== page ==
The Forest

The Forest

Chapter 22


As we delved into the forest, it became increasingly obvious that Dr. Alvarez operated as a sort of parachute slowing the expedition’s forward momentum. She insisted on stopping every fifteen yards to pluck samples of vegetation or animal dung with a pair of steel pincers that hung at her hip.

“Honestly, Doc,” said Li on the second day, “I understand that you came out here to perpetrate some serious science, and as far as I’m concerned, more power to you. But if we keep on at our current ratio of science to walking, we’re never going to get anywhere.”

“Yes, of course,” said Dr. Alvarez, prodding with the tip of her pincers at a bulging yellow plant bulb. “It’s all so fascinating, you know?”

“I’d be careful with that,” I said, pointing at the bulb. “You’re not going to like the smell that comes out if you pop it.”

Dr. Alvarez gave me a wide-eyed look of impending guilt, steel pincers frozen mid-prod.

“Oh, no,” I said. “Don’t even think about it.”

“But you can’t just say something like that and expect me to leave it alone,” said Dr. Alvarez. “Now I have to pop it. You know that. It’s basic human nature.”

“Oh, Christ,” said Li, “at least let us get to the other side of the clearing first.”

Something big rustled through a thick stand of razorgrass.

“Up!” hissed Li, and the three of us readied our grapple guns.

I aimed and fired in one fluid motion. Hook secured, I zipped upward, a few milliseconds behind Li. Then Dr. Alvarez’s bolt, fired a bit late and well off the mark, careened against the trunk and rebounded into emptiness. As it flew, trailing its impossibly thin cord, the missed hook generated a horrible silence.

“She missed,” I said, hanging upside-down with my feet braced against the branch. Before Li could respond, I dove into space, cord whizzing out of my grapple gun as I fell toward the doctor, who stood, dumbstruck, facing the quick-rippling wall of razorgrass—

Out into the open stampeded a towering avian creature, dubbed the “Megadodo” by rangers, ablunt-beaked, dim-eyed, fat-bodied bird with splayed pebbly talons and tufts of down jutting every which way. Confronted by Dr. Alvarez, with another human plummeting from the sky and a third not far behind, the Megadodo squawked and fled, stubby wings flapping.

“Oh my God,” said Dr. Alvarez, a palm pressed against her cheek.

“I thought you knew your way around a grapple gun?” said Li, dropping to the ground with the thoughtless grace of a gymnast.

“I do, I just—”

“You should be dead. Actually I’m mad that you aren’t dead. Because that is the saddest, most mind-blowingly imbecilic first-week-rookie fuck-up I have ever seen.”

“I’m sorry, Li, I just—”

“I can’t believe it! I knew this was going to happen. Tetris, did I not say that this was going to happen?”

I retracted my grapple gun’s line. Thank God it had been a Megadodo and not a snake or a scorpion. Watching another decent person get impaled by a stinger seemed like exactly the kind of thing that would push me over the edge into prescription-strength insanity.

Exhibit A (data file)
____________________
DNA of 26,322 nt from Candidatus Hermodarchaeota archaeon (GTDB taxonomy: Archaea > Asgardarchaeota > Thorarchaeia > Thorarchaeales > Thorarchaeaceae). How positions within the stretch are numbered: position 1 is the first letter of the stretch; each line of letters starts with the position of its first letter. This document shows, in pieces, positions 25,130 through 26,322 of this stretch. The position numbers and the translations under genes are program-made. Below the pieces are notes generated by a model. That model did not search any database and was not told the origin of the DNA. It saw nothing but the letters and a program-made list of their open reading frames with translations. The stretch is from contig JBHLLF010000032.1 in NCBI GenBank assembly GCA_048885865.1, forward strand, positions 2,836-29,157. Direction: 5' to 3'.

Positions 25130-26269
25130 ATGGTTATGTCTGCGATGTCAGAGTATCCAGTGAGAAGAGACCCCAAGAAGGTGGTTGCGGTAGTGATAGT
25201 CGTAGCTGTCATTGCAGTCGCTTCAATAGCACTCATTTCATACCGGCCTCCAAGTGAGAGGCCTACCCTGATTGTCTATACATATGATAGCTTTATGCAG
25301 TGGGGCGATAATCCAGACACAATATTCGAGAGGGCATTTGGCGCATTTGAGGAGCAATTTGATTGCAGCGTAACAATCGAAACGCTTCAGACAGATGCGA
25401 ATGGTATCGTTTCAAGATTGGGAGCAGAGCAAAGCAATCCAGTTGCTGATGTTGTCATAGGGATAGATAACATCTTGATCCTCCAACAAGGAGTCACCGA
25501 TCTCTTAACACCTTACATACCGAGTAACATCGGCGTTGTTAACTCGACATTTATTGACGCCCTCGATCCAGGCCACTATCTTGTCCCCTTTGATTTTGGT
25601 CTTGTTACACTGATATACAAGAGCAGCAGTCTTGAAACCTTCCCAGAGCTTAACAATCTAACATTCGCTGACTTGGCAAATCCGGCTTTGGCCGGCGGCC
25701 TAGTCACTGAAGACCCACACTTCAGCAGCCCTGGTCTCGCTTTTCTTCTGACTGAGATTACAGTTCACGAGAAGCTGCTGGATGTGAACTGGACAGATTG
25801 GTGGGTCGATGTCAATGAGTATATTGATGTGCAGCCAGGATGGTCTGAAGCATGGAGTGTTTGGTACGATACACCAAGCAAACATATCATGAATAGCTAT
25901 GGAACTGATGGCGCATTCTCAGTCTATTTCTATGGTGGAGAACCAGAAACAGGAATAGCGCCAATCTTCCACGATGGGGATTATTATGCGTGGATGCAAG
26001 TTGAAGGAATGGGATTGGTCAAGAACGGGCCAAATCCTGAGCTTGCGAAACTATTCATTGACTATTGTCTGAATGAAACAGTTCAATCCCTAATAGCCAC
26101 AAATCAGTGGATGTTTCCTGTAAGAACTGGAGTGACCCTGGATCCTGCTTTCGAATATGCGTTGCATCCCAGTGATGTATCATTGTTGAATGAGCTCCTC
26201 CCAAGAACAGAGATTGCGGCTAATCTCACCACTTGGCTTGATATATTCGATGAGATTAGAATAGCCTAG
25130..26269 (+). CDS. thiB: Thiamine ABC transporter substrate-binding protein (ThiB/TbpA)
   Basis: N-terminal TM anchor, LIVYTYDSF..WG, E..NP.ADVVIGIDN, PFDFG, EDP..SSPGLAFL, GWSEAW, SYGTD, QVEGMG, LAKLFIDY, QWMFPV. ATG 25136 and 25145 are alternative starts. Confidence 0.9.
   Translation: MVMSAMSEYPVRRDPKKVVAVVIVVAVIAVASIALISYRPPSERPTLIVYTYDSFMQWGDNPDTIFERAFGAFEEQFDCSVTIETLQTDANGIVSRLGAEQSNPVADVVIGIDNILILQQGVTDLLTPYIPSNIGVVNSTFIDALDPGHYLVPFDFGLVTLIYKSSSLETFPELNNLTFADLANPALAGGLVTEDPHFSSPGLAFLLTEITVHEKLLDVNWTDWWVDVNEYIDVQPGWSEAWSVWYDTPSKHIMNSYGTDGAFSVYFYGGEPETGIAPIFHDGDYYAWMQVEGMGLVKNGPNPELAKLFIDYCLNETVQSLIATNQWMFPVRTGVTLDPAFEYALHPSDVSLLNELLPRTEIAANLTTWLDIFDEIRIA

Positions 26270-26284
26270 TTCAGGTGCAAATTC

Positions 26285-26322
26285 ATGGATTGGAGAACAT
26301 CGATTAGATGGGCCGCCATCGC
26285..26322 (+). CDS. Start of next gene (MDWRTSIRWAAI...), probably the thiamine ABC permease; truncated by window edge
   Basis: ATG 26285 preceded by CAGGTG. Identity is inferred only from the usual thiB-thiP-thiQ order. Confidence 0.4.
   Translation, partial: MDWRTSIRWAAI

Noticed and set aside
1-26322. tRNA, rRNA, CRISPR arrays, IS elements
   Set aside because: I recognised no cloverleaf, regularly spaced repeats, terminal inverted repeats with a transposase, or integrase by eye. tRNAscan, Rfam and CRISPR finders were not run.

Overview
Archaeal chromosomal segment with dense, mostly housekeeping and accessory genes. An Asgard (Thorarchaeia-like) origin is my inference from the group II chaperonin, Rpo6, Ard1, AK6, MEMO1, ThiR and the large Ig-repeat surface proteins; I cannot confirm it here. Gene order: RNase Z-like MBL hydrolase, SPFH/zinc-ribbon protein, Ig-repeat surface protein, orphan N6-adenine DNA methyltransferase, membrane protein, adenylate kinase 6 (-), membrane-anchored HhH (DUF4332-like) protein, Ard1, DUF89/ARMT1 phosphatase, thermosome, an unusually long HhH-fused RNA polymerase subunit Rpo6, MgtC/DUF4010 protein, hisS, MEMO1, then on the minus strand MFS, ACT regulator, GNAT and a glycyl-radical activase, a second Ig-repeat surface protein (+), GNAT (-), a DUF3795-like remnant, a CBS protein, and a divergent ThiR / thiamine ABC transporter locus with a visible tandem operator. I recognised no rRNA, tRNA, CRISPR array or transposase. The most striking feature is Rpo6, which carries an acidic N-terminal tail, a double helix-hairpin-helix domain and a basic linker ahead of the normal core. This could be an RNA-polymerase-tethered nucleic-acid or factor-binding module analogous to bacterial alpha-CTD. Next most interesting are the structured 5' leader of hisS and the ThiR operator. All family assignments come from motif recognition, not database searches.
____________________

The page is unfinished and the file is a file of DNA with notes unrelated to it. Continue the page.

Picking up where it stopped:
“Ninety-nine-point-nine percent of things that produce that kind of noise in razorgrass are class-one badass motherfucking forest things you do not want to fuck with,” said Li, very conspicuously not shouting. “You are the luckiest person I have ever met, Doc, you know that? You miss your fucking grapple and don’t even run, just stand there like a cow in a slaughterhouse, slack-jawed, mooing, and the thing that comes out of the bushes is a motherfucking MEGADODO?”

Dr. Alvarez, to her credit, met Li’s gaze.

“I’m sorry,” she said, “but I do know how to use the grapple gun. It must have been nerves. I haven’t missed a shot like that in months.”

“We’re turning around,” said Li. “I thought I could watch you die, Doc. I really did. But when you missed that grapple, a thirty-wheeler hit me full in the chest.”

“We can still do it,” said Dr. Alvarez. “I’ll be careful, okay? I won’t rush it next time.”

I squatted in a footprint left by the Megadodo. When I lifted my head, a fourth person had appeared in the clearing. It was Junior, legs crossed as he leaned against a trunk. He grinned at me over Li and Dr. Alvarez. The scorpion was nowhere to be seen, although the hole in Junior’s chest remained, crawling with flies.

I’d almost forgotten how tall he was. I stared him right in his featureless eyes, willing him to disappear.

He kept smiling.

“You’re not real,” I muttered. “You’re a hallucination. Go.”

Junior’s smile broadened. A red worm poked out of his ear.

I closed my eyes and counted to five. When I opened them, instead of vanishing, Junior strolled toward me, pulling the worm out of his ear hand over hand. It just kept coming. He passed between Dr. Alvarez and Li and dropped three feet of worm, coiled and wriggling, at my feet.

“Not real?” he said, smile morphing to a sneer. “Why don’t you listen? Why don’t you listen why don’t you listen WHY DON’T YOU LISTEN LISTEN LISTEN–”

“Go!” I shouted, as his words reverberated in my skull, leaving divots and keening pain. With a sarcastic leer, Junior vanished.

I felt the ground where he’d stood, temples pounding. Li and Dr. Alvarez stared at me.

“Excuse me?” said Li.

“Go on. With the mission, I mean,” I said, dusting my hands on my pants. “Doc fucked up. It was a wake-up call, sure. But she’ll be more careful from now on.”

Dr. Alvarez beamed at me in a way that would normally have left my entire body tingling. At the moment all I could muster was an upward contortion of my lips.

She didn’t ask to stop even once the rest of the afternoon, and most of the next morning, although I caught her staring wistfully at just about every discarded arthropod exoskeleton, cluster of flowers, and pyramid of excrement we passed.